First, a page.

From Lia Brooks

18 Sep - 29 Oct 2017



Something about the Light – Lia Brooks (poet)  


Lia at window

I had never been to Switzerland. I had a small idea of what it might be like, but I purposely made sure I didn't research the country before arriving. Instead I set myself a task – to learn about the land, the people and the architecture.  

When I first arrived at the residency, I was sure that the sound I was hearing all around me belonged to chimes. I imagined every front door in the village had a metal or wooden wind-chime hanging outside of it. It wasn't until I had seen the true reason with my own eyes that I could believe the sound belonged to the cows – bells up under their soft, heavy chins clanging musically every time they chewed the cud. It was a sound I grew used to, and a sound I eventually needed to hear in order to sleep well at night.   




I don't know if I was lucky with the weather at this time of year (late October), but it was warm most days. Only the evenings grew colder, but it was still lovely to walk after dark. It would be hard to find an area more inspiring – the sky is somehow different in Trélex. I mean to say, different to what I know of my own land, the south of England. Both are beautiful in their way, of course, but the sky in Switzerland is striking. The clouds, the distant Jura, the tall, thin trees, and underneath, the fascinating buildings and the fields – all of it is different – the vineyards in their golden-red rows and the church spires pointed like witches' hats.  




The residency, Maison Binet, is a creative and fascinating place to return to each day, both inside and out. The rooms, halls and stairwells are filled with images. I found the artist and owner of the residency, Nina Rodin, inspiring. Her perceptiveness surprised and challenged me to push forward with my work. She is so particularly generous and keen to make connections between her residents, linking them up if she can, to unlock their potential. Her energy runs through the building like its own electrical charge. How glad I am to have had the opportunity to meet her!  


a small poem written at the residency

I was told that the small shop in Trélex was rarely open; that I would have to pick my moment well, so I took an early walk into the village. First, I went to the bakery. The young woman behind the counter spoke English very well and forgave my poor attempts asking for wholemeal bread – pain complet. I then walked past the small shop and saw someone through the door window. It was open! I smiled at the older gentleman behind the counter and roamed the shelves. He came over to the cold counter and tidied it. I asked if he spoke English. He said no. We both laughed. In my best French I asked for Cider. He stared at me, raised an eyebrow and said with astonishment, “Cidre??” I smiled and nodded (it's very hard to find cider in Switzerland so it was worth a try). He said one word, which I think was an exclamation, and picked up some keys, left the door wide open and disappeared up the street.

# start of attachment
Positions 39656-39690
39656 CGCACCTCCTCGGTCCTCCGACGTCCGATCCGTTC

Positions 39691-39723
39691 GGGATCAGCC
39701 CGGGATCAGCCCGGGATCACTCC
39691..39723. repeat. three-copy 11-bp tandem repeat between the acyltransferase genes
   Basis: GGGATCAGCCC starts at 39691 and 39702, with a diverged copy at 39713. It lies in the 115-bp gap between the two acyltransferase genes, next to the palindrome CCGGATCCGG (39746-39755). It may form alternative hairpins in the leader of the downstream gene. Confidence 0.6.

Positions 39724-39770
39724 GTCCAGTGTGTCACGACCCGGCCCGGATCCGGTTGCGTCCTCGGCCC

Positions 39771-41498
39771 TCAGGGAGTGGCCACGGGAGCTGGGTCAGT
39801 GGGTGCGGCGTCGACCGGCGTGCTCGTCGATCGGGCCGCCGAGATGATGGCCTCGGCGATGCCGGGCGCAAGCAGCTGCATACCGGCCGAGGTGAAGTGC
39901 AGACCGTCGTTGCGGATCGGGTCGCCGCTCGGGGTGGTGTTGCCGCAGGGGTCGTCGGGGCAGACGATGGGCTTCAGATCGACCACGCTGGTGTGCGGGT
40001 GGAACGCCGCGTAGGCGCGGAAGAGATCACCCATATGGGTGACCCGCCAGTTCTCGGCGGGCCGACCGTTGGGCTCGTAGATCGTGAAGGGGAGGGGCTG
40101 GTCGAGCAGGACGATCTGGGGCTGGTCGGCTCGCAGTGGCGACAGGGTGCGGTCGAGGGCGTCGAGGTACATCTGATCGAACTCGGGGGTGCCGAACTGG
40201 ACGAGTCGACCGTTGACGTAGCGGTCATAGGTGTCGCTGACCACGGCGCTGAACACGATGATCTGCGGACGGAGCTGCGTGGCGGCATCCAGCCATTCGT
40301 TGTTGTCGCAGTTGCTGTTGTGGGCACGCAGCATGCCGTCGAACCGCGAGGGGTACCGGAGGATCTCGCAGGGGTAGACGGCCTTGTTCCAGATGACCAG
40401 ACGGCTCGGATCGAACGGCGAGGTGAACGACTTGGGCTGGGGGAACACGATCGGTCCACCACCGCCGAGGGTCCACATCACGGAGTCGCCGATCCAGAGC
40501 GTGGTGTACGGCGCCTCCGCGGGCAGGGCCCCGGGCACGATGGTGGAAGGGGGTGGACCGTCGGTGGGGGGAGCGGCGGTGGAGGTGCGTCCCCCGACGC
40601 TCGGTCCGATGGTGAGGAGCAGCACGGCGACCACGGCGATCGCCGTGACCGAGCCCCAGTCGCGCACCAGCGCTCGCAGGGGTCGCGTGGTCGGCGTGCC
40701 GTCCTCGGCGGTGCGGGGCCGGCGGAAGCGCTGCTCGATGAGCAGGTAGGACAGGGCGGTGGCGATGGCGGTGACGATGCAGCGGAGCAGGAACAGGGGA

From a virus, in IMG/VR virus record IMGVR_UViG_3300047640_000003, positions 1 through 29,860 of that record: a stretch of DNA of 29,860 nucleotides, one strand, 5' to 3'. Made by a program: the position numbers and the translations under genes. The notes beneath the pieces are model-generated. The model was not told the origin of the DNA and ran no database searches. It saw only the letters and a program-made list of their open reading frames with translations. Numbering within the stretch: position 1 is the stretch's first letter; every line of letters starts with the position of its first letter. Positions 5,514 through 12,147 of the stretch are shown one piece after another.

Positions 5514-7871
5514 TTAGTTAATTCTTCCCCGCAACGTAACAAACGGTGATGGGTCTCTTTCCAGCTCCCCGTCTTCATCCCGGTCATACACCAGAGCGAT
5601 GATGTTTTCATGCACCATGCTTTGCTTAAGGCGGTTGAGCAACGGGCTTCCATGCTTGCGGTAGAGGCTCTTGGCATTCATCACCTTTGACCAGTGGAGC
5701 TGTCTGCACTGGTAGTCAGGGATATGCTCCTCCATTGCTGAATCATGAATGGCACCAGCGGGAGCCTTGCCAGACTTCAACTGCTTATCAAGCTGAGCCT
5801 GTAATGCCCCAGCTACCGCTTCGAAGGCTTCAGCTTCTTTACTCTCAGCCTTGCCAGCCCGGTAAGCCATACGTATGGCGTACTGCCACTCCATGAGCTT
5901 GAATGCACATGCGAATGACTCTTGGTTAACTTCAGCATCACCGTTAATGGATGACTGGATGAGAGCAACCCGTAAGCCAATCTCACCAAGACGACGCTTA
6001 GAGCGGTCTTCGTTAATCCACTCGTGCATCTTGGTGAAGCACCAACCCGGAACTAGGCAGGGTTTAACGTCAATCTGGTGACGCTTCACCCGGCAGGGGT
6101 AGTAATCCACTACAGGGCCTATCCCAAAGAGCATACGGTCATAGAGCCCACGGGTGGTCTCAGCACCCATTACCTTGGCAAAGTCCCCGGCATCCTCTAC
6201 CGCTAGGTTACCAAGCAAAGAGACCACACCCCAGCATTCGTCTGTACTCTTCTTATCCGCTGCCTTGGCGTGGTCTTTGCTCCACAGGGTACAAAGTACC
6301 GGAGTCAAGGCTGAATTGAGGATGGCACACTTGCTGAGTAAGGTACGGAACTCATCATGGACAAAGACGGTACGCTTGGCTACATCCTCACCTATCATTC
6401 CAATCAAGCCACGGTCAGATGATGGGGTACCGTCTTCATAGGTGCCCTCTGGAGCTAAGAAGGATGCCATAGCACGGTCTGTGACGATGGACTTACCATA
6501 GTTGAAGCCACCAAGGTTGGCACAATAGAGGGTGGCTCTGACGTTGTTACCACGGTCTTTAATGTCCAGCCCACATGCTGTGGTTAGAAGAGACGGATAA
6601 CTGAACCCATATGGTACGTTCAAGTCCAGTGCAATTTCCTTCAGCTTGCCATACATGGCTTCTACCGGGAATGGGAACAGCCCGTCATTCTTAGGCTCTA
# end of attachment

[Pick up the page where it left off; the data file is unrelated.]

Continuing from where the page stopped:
I stood in the dim light of the shop wondering what had happened. Had I used French well enough? Had I said something entirely wrong? I just didn't know. I stood and waited. Time passed. I could smell the fruit and went over to the fruit trays. I picked up two of the largest apples I had ever seen. I picked up an avocado pear. I stood in the middle of the shop again, the wind cool through the open doorway, the quiet, low-lit shelves all around me. I reached out and picked up Swiss chocolate (well I had to, didn't I). Then I frowned... was he actually going to come back at all?... and how strange for him to leave a stranger alone in his shop. It just wouldn't happen in England. 

Trust is a thinner more delicate and brittle thing in England.  Just afterwards, when I was thinking about leaving my money on the counter, I heard footsteps hurrying outside, and then the shop owner appeared and rushed over to me with a large bottle. He held it out tapping the label. “Cidre?” he asked in a rich and warm Swiss-French voice. I laughed and said yes! It was apple cider. I can only imagine that it came from his own home; his own personal bottle of cider. What a generous and unusual man. He wished me well and good day in a ringing French language much like cow-bells and I smiled...   


  

What light there was, walking back to Maison Binet! I watched it warming through afternoon in the garden, and turn red by dusk, trees whispering their ancient songs, cow-bells somehow part of it and mountains all around me on the land like distant giants. This is how it was for me.  

I was not only there for my own writing development and private recovery, but also to support the research of close friend and poet, Lois P. Jones, who I was grateful to share the residency with. The research took us to Geneva and The Old Town, to the water's edge, on a train-ride into the mountains as far as Raron, and then to Sierre and Muzot. Even across the lake, by ferry, to Yvoire. I not only discovered Switzerland for myself, the romance of it, but I also discovered her Switzerland – her memories from years ago. I really did have a 360º view of the country!